Oregon DEQ Posts Conversion Technology Rulemaking Updates

State of OregonThe Oregon Department of Environmental Quality has posted a number of official decisions and opinions associated with the agency's August meeting and including a summary of that meeting. In response to specific questions during the meeting, ODEQ has provided background decisions that form the foundation of the current Conversion Technology Rulemaking. Among these: (1) a 1981 legal review and conclusion by then-Attorney General Frohnmayer that ODEQ "may prohibit landfills from receiving materials that are readily recyclable or reusable on the ground that landfilling is not the best available management practice for those materials," (2) Department of Justice (DOJ) documentation of the state's right to regulate waste management and to issue citations, including inappropriate disposal of materials that could otherwise be converted to energy or other commodities, (3) a 1994 DOJ legal advisory regarding when pyrolysis of plastics could be considered recycling, and (4) a 2002 DOJ clarification regarding whether certain recovery and remanufacturing practices constituted use of waste-derived materials, when the raw material had never actually entered the waste stream. The Update also includes concise, detailed and referenced comments from Committee Member Miller regarding use of conversion technologies to manage risks associated with bovine spongiform encephalitis (BSE, or "mad cow disease"), concluding that such materials should be prohibited from being processed in anaerobic digesters. 09/04/2012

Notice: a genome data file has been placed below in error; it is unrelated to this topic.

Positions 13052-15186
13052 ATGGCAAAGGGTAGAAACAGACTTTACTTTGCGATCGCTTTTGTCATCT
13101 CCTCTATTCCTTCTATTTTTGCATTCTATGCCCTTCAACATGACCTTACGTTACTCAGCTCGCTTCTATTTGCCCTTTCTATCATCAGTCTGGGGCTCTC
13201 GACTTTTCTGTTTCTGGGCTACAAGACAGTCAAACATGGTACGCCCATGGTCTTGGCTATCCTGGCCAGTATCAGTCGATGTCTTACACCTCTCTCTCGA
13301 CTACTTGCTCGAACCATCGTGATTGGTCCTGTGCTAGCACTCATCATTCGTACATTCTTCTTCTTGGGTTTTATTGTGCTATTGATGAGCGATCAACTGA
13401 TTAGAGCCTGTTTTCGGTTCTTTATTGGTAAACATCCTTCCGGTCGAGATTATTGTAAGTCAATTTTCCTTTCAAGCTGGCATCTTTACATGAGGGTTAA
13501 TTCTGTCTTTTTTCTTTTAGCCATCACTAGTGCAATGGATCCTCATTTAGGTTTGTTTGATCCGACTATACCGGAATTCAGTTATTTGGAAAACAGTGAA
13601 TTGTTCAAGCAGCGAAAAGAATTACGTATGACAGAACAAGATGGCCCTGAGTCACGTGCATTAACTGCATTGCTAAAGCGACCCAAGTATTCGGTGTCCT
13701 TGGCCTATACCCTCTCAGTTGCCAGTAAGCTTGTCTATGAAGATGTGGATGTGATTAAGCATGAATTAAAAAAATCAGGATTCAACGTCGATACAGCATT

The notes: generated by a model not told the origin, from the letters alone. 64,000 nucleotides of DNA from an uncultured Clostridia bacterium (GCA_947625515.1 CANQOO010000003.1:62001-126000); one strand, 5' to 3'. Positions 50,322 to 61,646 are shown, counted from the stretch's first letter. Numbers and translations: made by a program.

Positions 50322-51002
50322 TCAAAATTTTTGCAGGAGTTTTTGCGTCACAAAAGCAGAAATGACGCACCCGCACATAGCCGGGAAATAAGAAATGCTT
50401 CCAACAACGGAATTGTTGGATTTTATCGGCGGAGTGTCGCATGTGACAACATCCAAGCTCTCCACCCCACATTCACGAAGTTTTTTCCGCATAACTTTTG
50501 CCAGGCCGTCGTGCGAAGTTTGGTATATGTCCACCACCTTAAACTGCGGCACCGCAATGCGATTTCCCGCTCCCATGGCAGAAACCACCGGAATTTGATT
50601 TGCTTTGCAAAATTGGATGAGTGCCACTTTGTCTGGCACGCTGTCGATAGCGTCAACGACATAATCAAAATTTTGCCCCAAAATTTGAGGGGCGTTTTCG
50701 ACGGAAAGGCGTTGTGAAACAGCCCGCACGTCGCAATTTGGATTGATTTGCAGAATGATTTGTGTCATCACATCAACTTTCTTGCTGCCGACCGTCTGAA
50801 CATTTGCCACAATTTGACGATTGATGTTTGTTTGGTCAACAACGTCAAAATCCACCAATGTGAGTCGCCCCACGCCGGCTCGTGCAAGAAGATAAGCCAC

Codexis Negotiates Global Enzyme Development Rights for Biofuels with Shell

CodexisCalifornia based Codexis has announced negotiated global rights to develop and market its CodeXymeTM cellulase enzyme, developed under a previous 2006 Collaborative Research Agreement with Royal Dutch Shell (the "Shell Research Agreement"). As of August 31, Codexis now holds a non-exclusive world-wide license to develop, manufacture, use and sell the highly effective cellulase enzymes for production of biofuels (excluding Brazil). In return, Shell receives preferential pricing for purchase, and a royalty on Codexis' enzyme sales. Codexis and Shell have regularly modified their working relationship, and re-considered rights discussions in mid-July of this year; the company has commercialized its biocatalysts in the pharmaceutical industry and now can continue developing biocatalysts for use in producing advanced biofuels from the prior Shell Agreement. The company is also using its technology platform to pursue biocatalyst-enabled solutions in other bio-industrial markets, including carbon management, water treatment and chemicals. Shell remains subject to existing royalty obligations to Codexis for use of technology developed under the Shell Research Agreement that remains exclusively licensed to Shell. Codexis also remains eligible to receive a one-time $3.0 million milestone payment upon the first sale or use by Shell of such enzymes in the biofuels field in Brazil, or in other fields of use previously specified in the Amended and Restated License Agreement between Codexis and Shell. 09/04/2012